Skip to content
Menu

Portugal must assume responsibility for colonial wrongdoing, its president says

President Marcelo Rebelo de Sousa is the first Portuguese leader to hint at contrition for imperialism but he offered no specifics on a formal apology or reparations.

ARTICLE BY

PUBLISHED

READING TIME

Less than 1 minute Minutes

President Marcelo Rebelo de Sousa is the first Portuguese leader to hint at contrition for imperialism but he offered no specifics on a formal apology or reparations.

ARTICLE BY

PUBLISHED

READING TIME

Less than 1 minute Minutes

UPDATED: 22 Dec 2023, 12:26 am

Portugal should “assume full responsibility” for colonialism, says President Marcelo Rebelo de Sousa.

Speaking at the annual observance of the 1974 Carnation Revolution, when leftist military officers toppled the country’s dictator, Rebelo de Sousa said that Portugal would have a better future by  taking responsibility “for what we did in the past, good and bad”.

While maintaining that colonisation brought linguistic and cultural benefits to places such as Brazil, he conceded that Portugal was guilty of “the exploitation of native peoples” and “slavery” as well as “the sacrifice of the interest of Brazil and Brazilians”.

Some six million Africans were captured and transported by Portuguese slave ships between the 15th and 19th centuries, mostly sold into slavery in Brazil, but no previous leader has offered an admission of culpability.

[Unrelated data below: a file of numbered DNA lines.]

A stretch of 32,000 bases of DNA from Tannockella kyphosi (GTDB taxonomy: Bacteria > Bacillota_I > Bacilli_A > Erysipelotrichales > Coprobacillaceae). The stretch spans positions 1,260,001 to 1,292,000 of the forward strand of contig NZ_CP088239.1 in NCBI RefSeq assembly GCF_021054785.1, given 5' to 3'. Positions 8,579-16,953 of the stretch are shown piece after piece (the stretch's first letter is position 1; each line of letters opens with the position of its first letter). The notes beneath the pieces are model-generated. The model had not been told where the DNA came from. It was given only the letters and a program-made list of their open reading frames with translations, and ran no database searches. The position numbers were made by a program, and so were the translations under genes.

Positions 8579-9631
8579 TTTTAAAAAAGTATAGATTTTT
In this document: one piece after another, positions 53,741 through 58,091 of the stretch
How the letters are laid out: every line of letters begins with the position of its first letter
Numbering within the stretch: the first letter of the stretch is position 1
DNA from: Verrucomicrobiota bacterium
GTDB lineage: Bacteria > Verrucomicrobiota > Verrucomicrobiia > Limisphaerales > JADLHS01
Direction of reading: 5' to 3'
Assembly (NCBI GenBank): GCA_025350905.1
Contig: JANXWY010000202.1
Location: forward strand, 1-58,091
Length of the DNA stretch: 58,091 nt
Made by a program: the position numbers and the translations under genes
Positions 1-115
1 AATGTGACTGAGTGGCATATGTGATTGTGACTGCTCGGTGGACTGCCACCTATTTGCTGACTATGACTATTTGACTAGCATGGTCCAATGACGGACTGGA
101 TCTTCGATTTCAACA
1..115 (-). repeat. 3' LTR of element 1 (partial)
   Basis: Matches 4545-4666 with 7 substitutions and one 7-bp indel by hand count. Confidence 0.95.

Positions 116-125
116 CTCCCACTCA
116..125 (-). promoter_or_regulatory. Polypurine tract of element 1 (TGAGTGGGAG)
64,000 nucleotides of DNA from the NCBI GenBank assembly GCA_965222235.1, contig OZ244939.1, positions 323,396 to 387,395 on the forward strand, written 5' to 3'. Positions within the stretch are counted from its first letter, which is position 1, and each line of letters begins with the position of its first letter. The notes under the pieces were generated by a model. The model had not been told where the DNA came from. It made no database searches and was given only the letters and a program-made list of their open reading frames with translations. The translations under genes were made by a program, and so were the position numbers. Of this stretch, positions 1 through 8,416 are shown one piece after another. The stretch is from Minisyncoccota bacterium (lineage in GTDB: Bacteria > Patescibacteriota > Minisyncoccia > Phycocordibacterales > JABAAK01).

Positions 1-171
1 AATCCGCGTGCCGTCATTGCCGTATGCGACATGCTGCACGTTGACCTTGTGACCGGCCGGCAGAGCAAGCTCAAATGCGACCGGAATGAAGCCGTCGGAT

[See more: Lula holds talks in Lisbon, on a mission to reset ties with Brazil’s main partners]

“I would have liked to hear something more concrete from the president”, Paula Cardoso, who heads an organisation for black professionals in Portugal, told the Reuters news agency. “To have some impact, these reflections…have to be accompanied by measures and commitments”.

Silvio Almeida, Brazil’s human rights minister, issued a statement after Rebelo de Sousa’s remarks, saying that the Portuguese president had taken an “extremely important” step.

“We continue to suffer in Brazil the effects of a legacy of slavery”, Almeida said. “Recognising the exploitation of millions of enslaved people for more than 300 years is a step towards moving towards a less unequal society”.

 

UPDATED: 22 Dec 2023, 12:26 am

Send this to a friend